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NSG and Foreign Policy: Diplomacy works

by Priti Prakash | PUBLISHED: Jul 14, 2016, 4:21 am IST

Priti Prakash
Priti Prakash

India exhausted all its diplomatic energies to get into NSG although, the forebodings say sooner or later our democracy and our credentials as a peace loving nation will get us there. India’s membership of the prestigious Nuclear Supply Group did not come through this time again in Seoul, nonetheless the contentions of China blocking India’s membership did not have takers.

Being a part of the NSG will not just position India into the elite club and open the door for a lot of commerce it will  enhance its status in the region along with the say on nuclear business. NSG can be a source of legitimacy for a nuclear-armed state outside of the NPT. Having the right credentials of nonproliferation and no first use policy as opposed to its neighbor Pakistan, that is a world acclaimed rogue state in itself with overt intention and aggressive track record, India has earlier too in 2008 qualified for a membership though temporary. China just made it difficult on the pretext that India is not a part of the NPT signatories.  At the same time China beaten in the MTCR race is bound to see that India having got into it, does not find a place anywhichways in the NSG.

The Seoul plenary which was the latest meet on the NSG issue had countries divided not on the membership issue but on the road to be taken for the induction of India. Ireland, Austria and New Zealand were keen on the procedural part of India’s membership giving it a softer dimension. Switzerland and Mexico too joined the US in supporting India's bid.  A lone China refused to budge playing a spoil sport, as China is always. Interestingly not many know that before the Vienna meet Pakistan had written to 17 countries to oppose India’s membership although India’s Foreign office had made it official that India is ok with Pakistan joining the group.    

Although the earlier stand of China of NPT members solely being members of NSG had a more principled overtone but now the concern is more of opposing India’s membership for the sake of  keeping India out and keeping Pakistan etched with India.  Beijing’s ‘non-NPT’ argument is not so much a matter of principle as it is resistance to India being granted the same privileges as China which is an NPT signatory.

To the grudge of the opponents, the advantages that India derives from NSG membership will leapfrog it into the league of other advanced nations. NSG membership would give India greater access to the international nuclear market that we are devoid of. It will essentially increase India's access to state-of-the-art technology from the other 47 members of the Group, as well. It will also mean that India will have far greater access to uranium than it does currently under its 2008 agreement with the US and African countries. India can begin to commercially produce nuclear power equipment, which it can then even sell to other countries. With access to state-of-the-art nuclear technologies, it can maximize its production benefits. Access to technology and being allowed to produce nuclear equipment will give a boost to the Make in India programme of Modi led government. That will boost economic growth in India, create more jobs and even lead to a whole new IT-industry segment that India can leverage. With India committed to meeting its climate change goals by reducing dependence on fossil fuels, India needs to step up nuclear power production. NSG membership will help India greatly in doing so. Not to forget, if India gets NSG membership, it can prevent Pakistan from getting it, very similar to the manner in which China is blocking India from becoming a member. Added to it are the perks and benefits that China enjoys.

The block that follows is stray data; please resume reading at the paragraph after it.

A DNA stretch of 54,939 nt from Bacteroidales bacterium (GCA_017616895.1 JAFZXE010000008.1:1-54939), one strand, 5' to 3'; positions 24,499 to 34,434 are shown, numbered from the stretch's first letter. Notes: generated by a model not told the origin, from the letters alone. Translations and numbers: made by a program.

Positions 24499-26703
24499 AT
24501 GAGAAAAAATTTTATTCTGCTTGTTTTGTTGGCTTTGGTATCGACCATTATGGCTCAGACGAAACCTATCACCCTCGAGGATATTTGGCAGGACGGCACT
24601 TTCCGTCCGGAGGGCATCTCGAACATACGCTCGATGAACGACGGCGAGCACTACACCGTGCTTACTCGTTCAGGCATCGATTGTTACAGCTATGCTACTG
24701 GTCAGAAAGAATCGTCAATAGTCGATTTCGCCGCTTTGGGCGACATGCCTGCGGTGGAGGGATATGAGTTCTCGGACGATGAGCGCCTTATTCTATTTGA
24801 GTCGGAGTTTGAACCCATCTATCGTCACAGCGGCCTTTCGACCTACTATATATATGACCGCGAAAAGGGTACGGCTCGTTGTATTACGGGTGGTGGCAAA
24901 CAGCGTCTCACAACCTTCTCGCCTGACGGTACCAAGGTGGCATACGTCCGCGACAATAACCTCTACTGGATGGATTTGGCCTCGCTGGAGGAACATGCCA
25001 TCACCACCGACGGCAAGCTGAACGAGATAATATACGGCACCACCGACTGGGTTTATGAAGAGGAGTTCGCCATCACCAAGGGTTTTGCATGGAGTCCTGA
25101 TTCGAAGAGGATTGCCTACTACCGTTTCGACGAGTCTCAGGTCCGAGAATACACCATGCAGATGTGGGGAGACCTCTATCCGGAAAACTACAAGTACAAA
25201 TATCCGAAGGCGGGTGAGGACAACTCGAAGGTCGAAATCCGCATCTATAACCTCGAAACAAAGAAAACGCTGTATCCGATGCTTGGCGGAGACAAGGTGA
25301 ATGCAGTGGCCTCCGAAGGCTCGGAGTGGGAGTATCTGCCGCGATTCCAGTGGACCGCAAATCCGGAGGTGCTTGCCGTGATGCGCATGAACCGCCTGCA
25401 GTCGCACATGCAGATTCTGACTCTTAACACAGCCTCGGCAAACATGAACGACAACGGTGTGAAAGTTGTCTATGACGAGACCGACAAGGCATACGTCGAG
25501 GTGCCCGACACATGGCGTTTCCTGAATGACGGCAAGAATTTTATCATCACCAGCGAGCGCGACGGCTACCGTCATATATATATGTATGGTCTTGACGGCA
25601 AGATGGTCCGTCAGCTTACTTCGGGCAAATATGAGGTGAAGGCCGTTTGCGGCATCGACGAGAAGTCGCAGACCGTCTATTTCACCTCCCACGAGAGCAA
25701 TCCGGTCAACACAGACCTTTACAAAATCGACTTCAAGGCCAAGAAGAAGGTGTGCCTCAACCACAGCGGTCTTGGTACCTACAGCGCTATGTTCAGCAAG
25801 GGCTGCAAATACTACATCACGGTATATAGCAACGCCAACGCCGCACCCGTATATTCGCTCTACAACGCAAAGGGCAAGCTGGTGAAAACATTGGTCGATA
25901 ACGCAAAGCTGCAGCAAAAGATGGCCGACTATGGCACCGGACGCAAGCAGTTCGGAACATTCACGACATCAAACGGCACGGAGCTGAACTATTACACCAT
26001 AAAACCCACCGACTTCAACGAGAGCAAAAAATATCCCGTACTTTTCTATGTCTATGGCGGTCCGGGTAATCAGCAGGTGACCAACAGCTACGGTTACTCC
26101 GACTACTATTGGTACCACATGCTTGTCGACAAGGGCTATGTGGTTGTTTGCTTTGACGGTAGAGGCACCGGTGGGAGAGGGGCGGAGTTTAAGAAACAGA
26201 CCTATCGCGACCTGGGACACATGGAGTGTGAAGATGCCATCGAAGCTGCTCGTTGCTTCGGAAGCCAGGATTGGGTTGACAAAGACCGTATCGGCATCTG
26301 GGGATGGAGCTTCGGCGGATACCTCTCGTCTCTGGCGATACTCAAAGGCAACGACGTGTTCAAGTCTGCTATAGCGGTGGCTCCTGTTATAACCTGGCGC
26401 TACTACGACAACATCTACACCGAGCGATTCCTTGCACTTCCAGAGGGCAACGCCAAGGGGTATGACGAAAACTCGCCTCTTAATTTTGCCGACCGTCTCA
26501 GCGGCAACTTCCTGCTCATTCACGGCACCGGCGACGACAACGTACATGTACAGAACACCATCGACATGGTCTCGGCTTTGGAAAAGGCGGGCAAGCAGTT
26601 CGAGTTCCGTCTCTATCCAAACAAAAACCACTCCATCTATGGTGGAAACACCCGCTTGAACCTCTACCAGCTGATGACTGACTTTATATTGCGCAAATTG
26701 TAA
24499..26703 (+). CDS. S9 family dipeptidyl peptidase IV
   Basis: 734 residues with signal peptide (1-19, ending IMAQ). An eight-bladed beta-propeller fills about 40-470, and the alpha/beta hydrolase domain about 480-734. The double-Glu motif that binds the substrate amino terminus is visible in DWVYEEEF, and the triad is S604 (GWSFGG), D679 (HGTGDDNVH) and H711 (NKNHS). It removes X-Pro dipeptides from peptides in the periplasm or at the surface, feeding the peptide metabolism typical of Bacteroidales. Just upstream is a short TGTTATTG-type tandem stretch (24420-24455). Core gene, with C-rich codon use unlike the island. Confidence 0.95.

Other than China, Pakistan opposing, New Zealand softened its stand as it warms up to India for bilateral arrangements insisting more on the procedural part of the inclusion. The other 46 members are certain to resist as Pakistan with its image is seen as proliferator of nuclear-weapons technology to Iran, Libya and North Korea. Then America, which is selling us Westinghouse nuclear power plants, is our flag bearer once again. As for why America may be interested in vouching for India is because America eyes access to our huge defense and high-technology market, and seeks to build us up as a responsible counter-weight to China. In the past China has gone ahead with its nuclear cooperation programme with Pakistan, going as far as violating the NSG guidelines.

With the next plenary session in Switzerland in 2017, which has sent mixed signals on India’s candidacy,  when 47 of the NSG members have voted for Indian membership, the remaining ones will likely to toe the line.

Apart from each other’s complimentary interests, membership to NSG is an issue that has overcome polarization. India deserves it well and if China continues to challenge the world as it is, considering the latest South China Sea imbroglio, it will be left isolated and meaningless which it better take care of.  



Priti Prakash
Priti Prakash

Political Commentator, Interviewer, moderator and Foreign Correspondent. With more than 15 years in journalism and experience of both print and electronic medium, she is Editor FacenFacts, news website and Managing Director, Dream Press Consultants Ltd